Guy Pearce talks Zone 414, unmade L.A. Confidential sequel, and Mare of Easttown season 2

Zone 414
(Image credit: 23ten/Baird Films/Universal)

Guy Pearce has run the gauntlet of Hollywood roles. He's been a leading man for Christopher Nolan in Memento, appeared as the conniving Aldrich Killian in Iron Man 3, and has an IMDB page filled with a murderer’s row of charmers, recluses, kings, and kingmakers. 

For Zone 414, the sci-fi thriller now available on digital download, Pearce steps into more familiar, grounded shoes: that of David, an ex-cop who has to head into the bowels of the eponymous Zone to rescue the daughter of an eccentric inventor, played by Travis Fimmel (Vikings).

Blade Runner and Cyberpunk fans will feel right at home in the neon-hued, android-filled streets. With the human-esque robot Matilda (Matilda Anna Ingrid Lutz) as his guide, Zone 414 aims to stand alongside its sci-fi forebears with a searingly modern message about lost connection and the perils of technology.

GamesRadar+ recently sat down with Pearce to discuss not only the major themes and his thoughts surrounding Zone 414, but also to dive further into his career, including why the L.A. Confidential sequel never got off the ground and his Mare of Easttown future. The below Q&A has been edited for length and clarity.

GR: What attracted you to the project and, more specifically, the world of Zone 414?

Pearce: A couple of things: This whole notion that technology is advancing and advancing at such a rate that we could possibly get to a point where we could have a relationship with non-humans.

The idea that this technology could get to that point is just fascinating anyway. But the thing I’m drawn to is human behavior, human psychology, the emotional stories within the people that are in the story.

Matilda [Anna Ingrid Lutz]’s character [Jane] is supposedly an unfeeling android starting to feel and my character, David, is doing his best not to feel. It’s sort of a coming together of those two perspectives. I just thought it was beautifully written. I felt that it had quite big themes in relation to identity and human nature, but it also had a lovely intimacy to it as well.

I’m always much more interested in films that take the small things and make them feel big rather than making everything a spectacle. There comes a point where I’m just watching a fireworks show when I’m watching something that’s too big for the sake of it. So, there was something lovely, intimate, and delicate about this. I thought Brian [Edward Hill]’s script handled that really well.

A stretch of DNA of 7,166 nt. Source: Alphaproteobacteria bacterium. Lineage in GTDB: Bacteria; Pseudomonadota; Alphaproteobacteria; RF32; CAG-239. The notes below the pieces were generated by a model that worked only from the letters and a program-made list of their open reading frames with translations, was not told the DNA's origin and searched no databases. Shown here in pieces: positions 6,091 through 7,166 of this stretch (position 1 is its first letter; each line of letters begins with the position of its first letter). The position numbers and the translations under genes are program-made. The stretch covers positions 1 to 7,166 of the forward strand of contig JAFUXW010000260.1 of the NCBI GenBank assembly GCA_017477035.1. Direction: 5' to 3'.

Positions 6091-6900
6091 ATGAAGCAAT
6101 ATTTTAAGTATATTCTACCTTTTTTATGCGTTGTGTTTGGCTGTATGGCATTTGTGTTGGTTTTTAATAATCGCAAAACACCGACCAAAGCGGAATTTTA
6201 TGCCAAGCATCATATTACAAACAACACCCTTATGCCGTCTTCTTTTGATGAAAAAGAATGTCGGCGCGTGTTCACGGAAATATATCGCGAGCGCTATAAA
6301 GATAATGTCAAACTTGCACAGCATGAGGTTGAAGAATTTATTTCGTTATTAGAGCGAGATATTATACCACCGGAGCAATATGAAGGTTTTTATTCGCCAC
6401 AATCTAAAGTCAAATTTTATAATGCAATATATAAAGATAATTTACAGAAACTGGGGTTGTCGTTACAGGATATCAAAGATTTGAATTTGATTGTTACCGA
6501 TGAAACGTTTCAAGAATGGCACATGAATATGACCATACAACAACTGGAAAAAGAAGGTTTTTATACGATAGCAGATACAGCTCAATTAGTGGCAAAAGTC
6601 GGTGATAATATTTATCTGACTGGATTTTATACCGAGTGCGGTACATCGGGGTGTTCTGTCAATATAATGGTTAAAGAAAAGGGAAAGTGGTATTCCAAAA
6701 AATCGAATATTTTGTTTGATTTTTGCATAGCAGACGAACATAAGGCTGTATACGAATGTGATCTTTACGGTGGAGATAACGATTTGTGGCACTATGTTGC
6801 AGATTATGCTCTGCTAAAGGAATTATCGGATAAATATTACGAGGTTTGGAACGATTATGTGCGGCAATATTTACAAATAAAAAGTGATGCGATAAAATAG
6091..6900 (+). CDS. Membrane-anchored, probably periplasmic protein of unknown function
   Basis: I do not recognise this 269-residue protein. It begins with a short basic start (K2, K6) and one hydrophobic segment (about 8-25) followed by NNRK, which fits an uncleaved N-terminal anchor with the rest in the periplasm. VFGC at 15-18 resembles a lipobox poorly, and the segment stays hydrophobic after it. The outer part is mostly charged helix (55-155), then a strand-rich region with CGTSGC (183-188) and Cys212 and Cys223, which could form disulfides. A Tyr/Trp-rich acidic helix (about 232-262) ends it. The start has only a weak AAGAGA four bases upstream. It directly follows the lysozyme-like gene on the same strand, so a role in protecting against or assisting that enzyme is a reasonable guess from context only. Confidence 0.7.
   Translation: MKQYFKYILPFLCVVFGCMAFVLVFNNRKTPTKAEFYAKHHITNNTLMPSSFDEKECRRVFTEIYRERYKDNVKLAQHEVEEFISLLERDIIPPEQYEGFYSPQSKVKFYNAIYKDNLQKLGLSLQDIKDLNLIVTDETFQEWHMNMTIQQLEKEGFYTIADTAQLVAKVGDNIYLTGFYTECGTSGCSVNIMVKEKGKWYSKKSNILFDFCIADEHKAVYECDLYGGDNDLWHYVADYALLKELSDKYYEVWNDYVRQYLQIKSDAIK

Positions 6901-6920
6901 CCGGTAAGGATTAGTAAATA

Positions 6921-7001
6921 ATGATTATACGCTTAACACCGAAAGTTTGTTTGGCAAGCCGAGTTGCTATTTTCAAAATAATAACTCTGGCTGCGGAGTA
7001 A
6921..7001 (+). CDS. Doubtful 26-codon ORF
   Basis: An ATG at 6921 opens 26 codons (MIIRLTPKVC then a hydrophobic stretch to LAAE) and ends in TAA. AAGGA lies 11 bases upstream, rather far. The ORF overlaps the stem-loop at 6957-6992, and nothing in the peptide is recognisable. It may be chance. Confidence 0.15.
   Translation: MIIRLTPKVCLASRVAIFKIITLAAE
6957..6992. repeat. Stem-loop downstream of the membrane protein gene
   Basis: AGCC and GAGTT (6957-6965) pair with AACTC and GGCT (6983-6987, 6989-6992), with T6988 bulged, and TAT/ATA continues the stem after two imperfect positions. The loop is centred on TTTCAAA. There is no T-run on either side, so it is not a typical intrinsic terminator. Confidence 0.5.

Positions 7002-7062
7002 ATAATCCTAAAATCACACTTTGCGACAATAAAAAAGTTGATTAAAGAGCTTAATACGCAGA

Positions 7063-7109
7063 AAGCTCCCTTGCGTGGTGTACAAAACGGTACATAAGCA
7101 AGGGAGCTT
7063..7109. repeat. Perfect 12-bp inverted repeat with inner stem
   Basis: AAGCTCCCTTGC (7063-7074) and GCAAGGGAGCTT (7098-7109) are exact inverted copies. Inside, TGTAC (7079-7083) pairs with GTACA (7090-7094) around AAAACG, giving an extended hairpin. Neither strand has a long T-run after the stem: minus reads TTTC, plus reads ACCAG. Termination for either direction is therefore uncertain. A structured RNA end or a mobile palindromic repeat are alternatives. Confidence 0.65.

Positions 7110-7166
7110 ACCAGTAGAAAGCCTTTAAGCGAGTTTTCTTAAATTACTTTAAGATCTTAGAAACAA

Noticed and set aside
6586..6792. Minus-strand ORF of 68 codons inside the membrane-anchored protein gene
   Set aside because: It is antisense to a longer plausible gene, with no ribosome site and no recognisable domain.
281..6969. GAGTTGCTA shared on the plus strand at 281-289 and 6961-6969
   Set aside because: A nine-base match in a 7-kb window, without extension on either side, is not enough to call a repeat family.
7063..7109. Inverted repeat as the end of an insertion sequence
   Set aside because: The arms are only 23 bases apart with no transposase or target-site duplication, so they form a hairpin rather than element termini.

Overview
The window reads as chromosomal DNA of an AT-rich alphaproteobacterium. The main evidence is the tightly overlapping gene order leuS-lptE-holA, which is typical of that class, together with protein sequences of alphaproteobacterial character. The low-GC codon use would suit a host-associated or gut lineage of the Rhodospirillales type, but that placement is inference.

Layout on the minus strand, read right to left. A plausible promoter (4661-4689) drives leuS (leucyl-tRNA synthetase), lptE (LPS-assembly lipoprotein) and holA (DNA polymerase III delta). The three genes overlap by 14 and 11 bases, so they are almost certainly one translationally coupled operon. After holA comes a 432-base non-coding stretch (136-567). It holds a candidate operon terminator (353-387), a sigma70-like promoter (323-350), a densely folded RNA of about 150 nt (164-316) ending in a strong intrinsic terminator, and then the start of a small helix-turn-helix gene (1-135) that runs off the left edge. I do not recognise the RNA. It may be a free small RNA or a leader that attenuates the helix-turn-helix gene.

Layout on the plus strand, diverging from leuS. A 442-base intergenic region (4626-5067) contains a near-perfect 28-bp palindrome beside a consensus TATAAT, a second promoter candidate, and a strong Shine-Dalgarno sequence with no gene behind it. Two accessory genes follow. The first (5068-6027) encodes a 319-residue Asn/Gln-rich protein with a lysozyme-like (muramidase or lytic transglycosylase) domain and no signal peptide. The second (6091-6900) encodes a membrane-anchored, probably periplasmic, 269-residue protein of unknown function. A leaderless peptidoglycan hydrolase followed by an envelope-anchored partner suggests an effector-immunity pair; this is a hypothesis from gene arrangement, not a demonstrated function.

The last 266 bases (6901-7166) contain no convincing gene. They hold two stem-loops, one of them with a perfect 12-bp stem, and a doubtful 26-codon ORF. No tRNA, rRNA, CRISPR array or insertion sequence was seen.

I think because of the themes, because of the genre, because of the setting – it’s going to be a film that’s compared to classics like Blade Runner, The Matrix, and other entries in that sci-fi canon. Did you feel that presence on-set and even the pressure to do something different with Zone 414?

It’s funny because I never really grew up watching sci-fi films. The ones that stayed with me – like Blade Runner – we were aware of. But I think when you start working on something you feel its originality more and more. I tend to forget about other films, maybe to my detriment.

You’ve got to be aware of those that have come before you. I know that people reference Blade Runner a bit when they talk about this film – I’m not sure exactly why. I don’t want it to be a concern. It’s a fine line where people can reference classics and it’s great to be part, as you say, of that canon. But at the same time, you don’t want to be jumping on the back of whatever to give yourself a fair go.

I haven’t seen Blade Runner in a long time so I don’t know really remember it well enough to know… if we’re treading on toes.

It’s more a case of you’re on the shoulders of those films, you’re building on top of them

I think that’s right. If whatever it is you’re making still has a sense of originality, still has a sense of something unique about it, then great. Where films fall down is where they don’t stand on their own two feet enough. So, they do just look like they’ve been pilfered and you’ve borrowed too much.

When you’re an actor in a film, it’s the filmmaker who is making the film. You as an actor are just part of it. On some level, I tend to leave some of the responsibility of that to the filmmaker.

I’ll certainly say no to films if they are derivative or not very original. But if I’m on board, I guess I feel it has its own sense of originality.

So, I didn’t really feel any sense of responsibility – I just felt a sense of responsibility to the film.

Zone 414

(Image credit: 23ten/Baird Films/Universal)